Shipwrecks [1982/1996] – ★★★★★
Shipwrecks is a short novel translated from the Japanese by Mark Ealey. It tells a story of one village in rural medieval Japan, following one boy Isaku, as his family struggles to get food essential for their survival. The village has a number of rituals, but one is particularly eerie: the village does everything it can to summon O–Fune-Sama (the Sea God) or shipwrecks to their coast. This phenomenon is often essential for the survival of the village (since ships carry the necessary food and other commodities), and Isaku and his family are always eagerly awaiting the season when O-Fune-Sama or shipwrecks occur. One day, such a ship does come to the shore where Isaku lives, but will it be a blessing or a curse for the village? Those who like books with discernible plot points and fast-paced action should look elsewhere. Shipwrecks by Akira Yoshimura is rather slow and contemplative in nature as it follows day-to-day activities of one village that has one eerie desire. However, despite based almost entirely on observations, the novel is no less fascinating and is subtly powerful. It is a great read for anyone who likes unusual stories which uncover different ways of looking at life.
The plot is simple, but realistic, and the main character here is the village itself and only then Isaku. Isaku is a mere boy, but he has to grow up fast and become a provider to his family because his father sold himself to indebted servitude to feed his family. The story then follows the usual activities of Isaku as he goes fishing with his younger brother, thinking about a girl Tami, hoping that someday he will marry her. Isaku has trouble catching the saury and hopes that his cousin will show him the ropes. This all sounds uneventful, but the story is quietly beautiful and has much meaning. The changing seasons in the village bring to mind beautiful woodblock prints of Japan’s long-forgotten era, and the descriptions of the village’s rituals both fascinate and unsettle. The village of Isaku is, indeed, steeped in superstition, and it is fascinating to get to know the psychology of its people as they try to survive in the harsh environment, including by following strange rituals. The story shows the time when villagers measured time by natural phenomena, be it the arrival of the octopus to their shores or the reddening of the leaves. They also say “Hour of the Ox” (2 a.m.) or “Hour of the Tiger” (4 a.m.) to refer to some points in time, and spent time thinking about the sea produce and the change in the nature’s clock, “after the sardines, squid began to appear” [Yoshimura/Ealey 1982/96: 37].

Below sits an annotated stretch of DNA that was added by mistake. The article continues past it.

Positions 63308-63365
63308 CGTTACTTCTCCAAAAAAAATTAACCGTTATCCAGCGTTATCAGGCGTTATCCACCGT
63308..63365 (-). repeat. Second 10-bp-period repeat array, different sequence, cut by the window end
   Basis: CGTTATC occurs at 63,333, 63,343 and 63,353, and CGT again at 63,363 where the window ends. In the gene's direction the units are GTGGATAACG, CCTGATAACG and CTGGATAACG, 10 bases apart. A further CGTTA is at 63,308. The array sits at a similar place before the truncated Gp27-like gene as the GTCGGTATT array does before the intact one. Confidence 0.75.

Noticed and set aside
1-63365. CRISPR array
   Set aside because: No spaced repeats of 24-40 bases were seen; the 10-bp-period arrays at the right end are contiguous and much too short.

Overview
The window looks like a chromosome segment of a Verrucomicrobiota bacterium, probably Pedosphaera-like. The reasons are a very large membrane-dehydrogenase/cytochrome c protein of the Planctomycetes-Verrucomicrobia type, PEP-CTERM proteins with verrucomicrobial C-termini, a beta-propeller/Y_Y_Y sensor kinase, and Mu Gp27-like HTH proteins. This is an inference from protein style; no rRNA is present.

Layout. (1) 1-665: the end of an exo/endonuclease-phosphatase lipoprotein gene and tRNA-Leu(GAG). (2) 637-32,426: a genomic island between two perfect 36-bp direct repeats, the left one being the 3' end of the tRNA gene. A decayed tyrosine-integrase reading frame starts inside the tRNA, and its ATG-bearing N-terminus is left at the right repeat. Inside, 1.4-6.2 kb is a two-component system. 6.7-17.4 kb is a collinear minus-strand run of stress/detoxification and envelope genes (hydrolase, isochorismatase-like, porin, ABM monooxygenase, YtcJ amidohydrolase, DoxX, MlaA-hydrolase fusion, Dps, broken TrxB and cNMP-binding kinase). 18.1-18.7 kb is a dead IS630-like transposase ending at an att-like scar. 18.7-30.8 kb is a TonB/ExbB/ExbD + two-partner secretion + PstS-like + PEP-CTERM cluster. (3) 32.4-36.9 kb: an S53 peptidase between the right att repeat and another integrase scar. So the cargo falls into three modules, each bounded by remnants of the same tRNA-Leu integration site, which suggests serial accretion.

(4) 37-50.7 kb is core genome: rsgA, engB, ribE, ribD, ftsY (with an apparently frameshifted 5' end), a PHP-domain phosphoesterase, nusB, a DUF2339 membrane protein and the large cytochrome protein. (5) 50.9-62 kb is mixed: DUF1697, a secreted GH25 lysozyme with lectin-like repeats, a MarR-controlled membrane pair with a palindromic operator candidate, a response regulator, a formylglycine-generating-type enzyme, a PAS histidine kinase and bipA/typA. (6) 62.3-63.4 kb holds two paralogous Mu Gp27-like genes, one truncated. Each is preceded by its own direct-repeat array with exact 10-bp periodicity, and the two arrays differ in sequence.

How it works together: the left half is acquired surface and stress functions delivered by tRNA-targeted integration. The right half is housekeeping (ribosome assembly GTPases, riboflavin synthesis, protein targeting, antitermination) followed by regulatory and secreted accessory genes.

However, the “stillness” and “calmness” of the village’s life and the narrative itself are deceiving. The people in the village battle everyday to stay alive and the food is scarce. The people live in the environment where death from some disease, fall or starvation is just around the corner. There are camouflaged dangers in existence, and it is interesting to read what actions the villagers take to survive. One such action involves burning fires under cauldrons nears the shore to summon O–Fune-Sama or induce a shipwreck. If a ship in distress during bad weather sees some light on the shore, they may think it is houses and take its direction towards the coast only to be wrecked on the reefs. This way the villagers will have their bounty and no one will starve during years to come. It is impossible to overemphasise the desire for O-Fune-Sama or shipwrecks by the villagers: “the lives of the villagers hinged on the coming of O-Fune-Sama” [Yoshimura/Ealey 1982/96: 23]; “If O-Fune-Sama did not grace their shores soon, there would likely be a flood of people leaving to go into bondage” [1982/96: 58]; “O-Fune-Sama was nothing less than deliverance from the fear of starvation” [1982/96: 73]. As time passes, Isaku and his family become more and more desperate for O-Fune-Sama to occur, and a powerful image emerges of a village in crisis. At this point, the author also demonstrates that morality is relative for these people. The villagers wish for the disaster befalling others in order to survive, but what other choice do they have? In that way, the novel is also thought-provoking. Near the end of the novel, the long-awaited ship does come, but is it really what everyone has been looking forward to?
Shipwrecks is one of a kind novel with its emphasis on description over action. It is also a novel to be savoured and not rushed. It presents realistically an interesting world of one village that is desperately wanting to survive by wishing danger befalling others. In this way, the novel interestingly uncovers the psychology of a superstitious village in distress, offering a fascinating insight.